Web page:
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Tag Archives: images

Ford is betting big on Detroit

The Ford Motor Company now owns one of Detroit’s iconic buildings in the Michigan Central Station. The monumental building looms over Detroit’s oldest neighborhood. It’s long been a symbol of Detroit’s decay, and now it could become the symbol of Detroit’s revival, and Ford’s along with it. The building is set to become the anchor of Ford’s 1.2 million-square-foot campus in the Detroit neighborhood. The Michigan Central Station will house more than just Ford employees, though. The auto company says it will be a mixed-use facility with facilities for up to 5,000 office workers and space for shops, restaurants and maybe even residential housing. Ford has a substantial undertaking before employees and businesses move into the building. The Michigan Central Station is nearly literally a shell of its former self. The station was built in 1913 by the same firm responsible for New York’s Grand Central Terminal. In its day, the 21-story building stood proudly with marble floors under an arched 65-foot ceiling.

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Blockchain technology could be the great equalizer for American cities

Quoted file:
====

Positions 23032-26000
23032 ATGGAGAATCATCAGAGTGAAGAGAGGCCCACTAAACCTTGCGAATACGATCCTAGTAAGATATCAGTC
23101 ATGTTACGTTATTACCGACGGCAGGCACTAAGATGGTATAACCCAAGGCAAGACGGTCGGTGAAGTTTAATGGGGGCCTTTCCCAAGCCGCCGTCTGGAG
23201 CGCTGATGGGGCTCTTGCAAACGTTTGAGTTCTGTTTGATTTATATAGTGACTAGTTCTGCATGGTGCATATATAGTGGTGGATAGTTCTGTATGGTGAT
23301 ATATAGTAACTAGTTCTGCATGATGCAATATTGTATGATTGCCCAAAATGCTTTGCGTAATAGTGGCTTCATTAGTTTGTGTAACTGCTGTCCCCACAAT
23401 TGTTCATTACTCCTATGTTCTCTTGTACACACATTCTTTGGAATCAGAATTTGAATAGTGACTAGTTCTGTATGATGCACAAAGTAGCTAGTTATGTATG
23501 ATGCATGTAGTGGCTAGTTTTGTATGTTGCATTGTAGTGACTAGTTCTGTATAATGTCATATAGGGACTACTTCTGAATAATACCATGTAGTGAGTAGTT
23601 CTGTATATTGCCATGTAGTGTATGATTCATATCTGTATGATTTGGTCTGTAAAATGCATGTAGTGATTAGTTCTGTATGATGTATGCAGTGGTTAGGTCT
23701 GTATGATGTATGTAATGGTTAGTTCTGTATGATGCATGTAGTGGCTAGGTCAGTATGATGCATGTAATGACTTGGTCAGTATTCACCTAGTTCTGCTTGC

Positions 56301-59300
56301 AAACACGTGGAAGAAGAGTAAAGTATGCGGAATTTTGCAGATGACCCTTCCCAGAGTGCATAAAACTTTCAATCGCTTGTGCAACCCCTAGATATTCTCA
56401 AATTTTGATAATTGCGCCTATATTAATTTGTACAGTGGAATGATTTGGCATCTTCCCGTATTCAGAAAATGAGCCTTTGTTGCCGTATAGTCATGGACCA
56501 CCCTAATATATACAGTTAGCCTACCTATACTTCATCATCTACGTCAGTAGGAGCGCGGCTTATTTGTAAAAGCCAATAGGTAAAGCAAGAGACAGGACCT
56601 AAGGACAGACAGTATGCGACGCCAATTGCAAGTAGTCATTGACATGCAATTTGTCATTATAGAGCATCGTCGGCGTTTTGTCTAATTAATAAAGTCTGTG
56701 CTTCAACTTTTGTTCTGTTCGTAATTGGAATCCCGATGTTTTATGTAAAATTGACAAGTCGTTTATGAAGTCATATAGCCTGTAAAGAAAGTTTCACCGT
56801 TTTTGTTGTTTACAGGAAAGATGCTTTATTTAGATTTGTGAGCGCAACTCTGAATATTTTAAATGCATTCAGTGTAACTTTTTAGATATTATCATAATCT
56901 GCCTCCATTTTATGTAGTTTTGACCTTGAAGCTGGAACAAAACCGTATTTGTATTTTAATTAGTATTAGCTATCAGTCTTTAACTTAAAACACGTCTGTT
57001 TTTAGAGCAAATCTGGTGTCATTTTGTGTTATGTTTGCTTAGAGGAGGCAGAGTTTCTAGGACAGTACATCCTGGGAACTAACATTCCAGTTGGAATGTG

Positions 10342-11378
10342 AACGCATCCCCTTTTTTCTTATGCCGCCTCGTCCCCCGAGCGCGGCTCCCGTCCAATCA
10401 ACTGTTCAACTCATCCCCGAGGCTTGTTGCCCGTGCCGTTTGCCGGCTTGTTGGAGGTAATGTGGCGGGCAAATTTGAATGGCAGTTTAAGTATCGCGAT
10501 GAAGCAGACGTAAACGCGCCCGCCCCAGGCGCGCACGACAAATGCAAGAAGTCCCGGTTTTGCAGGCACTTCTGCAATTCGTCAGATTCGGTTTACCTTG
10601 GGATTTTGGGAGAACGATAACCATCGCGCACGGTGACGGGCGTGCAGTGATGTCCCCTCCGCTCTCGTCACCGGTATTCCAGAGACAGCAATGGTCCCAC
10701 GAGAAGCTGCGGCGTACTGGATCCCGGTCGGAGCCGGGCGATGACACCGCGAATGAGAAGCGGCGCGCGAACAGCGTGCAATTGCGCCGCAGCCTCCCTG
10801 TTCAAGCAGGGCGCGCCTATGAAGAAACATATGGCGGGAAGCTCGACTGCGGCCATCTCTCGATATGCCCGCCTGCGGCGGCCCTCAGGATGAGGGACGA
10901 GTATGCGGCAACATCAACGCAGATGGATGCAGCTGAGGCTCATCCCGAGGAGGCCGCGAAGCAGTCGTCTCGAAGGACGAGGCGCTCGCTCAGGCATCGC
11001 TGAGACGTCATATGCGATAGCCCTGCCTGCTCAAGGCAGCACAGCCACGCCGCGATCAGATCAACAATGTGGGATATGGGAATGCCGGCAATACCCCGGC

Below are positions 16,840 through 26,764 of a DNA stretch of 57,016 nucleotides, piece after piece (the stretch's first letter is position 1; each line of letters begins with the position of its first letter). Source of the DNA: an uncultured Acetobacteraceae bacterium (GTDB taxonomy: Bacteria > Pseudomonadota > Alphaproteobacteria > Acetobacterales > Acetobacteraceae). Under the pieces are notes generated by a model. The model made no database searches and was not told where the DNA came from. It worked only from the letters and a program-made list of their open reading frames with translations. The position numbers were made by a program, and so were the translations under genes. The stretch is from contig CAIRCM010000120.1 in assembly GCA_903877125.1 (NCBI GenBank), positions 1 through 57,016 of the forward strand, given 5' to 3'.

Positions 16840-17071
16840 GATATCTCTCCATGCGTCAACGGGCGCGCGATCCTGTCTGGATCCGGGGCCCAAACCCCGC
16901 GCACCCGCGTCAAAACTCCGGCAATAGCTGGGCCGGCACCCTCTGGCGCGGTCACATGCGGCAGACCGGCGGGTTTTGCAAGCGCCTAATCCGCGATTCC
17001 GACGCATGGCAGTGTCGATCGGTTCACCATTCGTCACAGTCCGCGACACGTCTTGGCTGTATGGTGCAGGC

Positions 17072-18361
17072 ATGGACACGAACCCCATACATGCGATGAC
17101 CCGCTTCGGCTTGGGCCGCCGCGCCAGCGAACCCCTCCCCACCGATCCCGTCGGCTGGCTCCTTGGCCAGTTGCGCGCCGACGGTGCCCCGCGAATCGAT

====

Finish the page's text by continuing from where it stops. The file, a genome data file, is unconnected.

Brooks Rainwater Contributor Brooks Rainwater is the director of the Center for City Solutions and Applied Research at the National League of Cities . More posts by this contributor Do cities still want a sharing economy? As tech startups surge in cities, inclusive economic growth must be a priority The city of  Austin  is currently piloting a program in which its 2,000 homeless residents will be given a unique identifier that’s safely and securely recorded on the blockchain. This identifier will help individuals consolidate their records and seek out crucial services. Service providers will also be able to access the information. If successful, we’ll have a new, more efficient way to communicate and ensure that the right people are at the table to help the homeless. in Austin and around the country, it seems that blockchain technology is opening a range of opportunities for city service delivery and operations. At its core, blockchain is a secure, inalterable electronic register. Serving as a shared  database  or distributed ledger, it is located permanently online for anything represented digitally, such as rights, goods and property. Through enhanced trust, consensus and autonomy, blockchain brings widespread decentralization to transactions. At the municipal level, blockchain has the potential to create countless smart networks and grids, altering how we do everything from vote and build credit to receive energy. In many ways, it could be a crucial component of what is needed to circumvent outdated systems and build long-lasting solutions for cities. AUSTIN, TX – APRIL 14: A homeless man stands outside in front of a colorful wall mural at the Flat Track Coffee Shop on Cesar Chavez Blvd on April 14, 2017, in Austin, Texas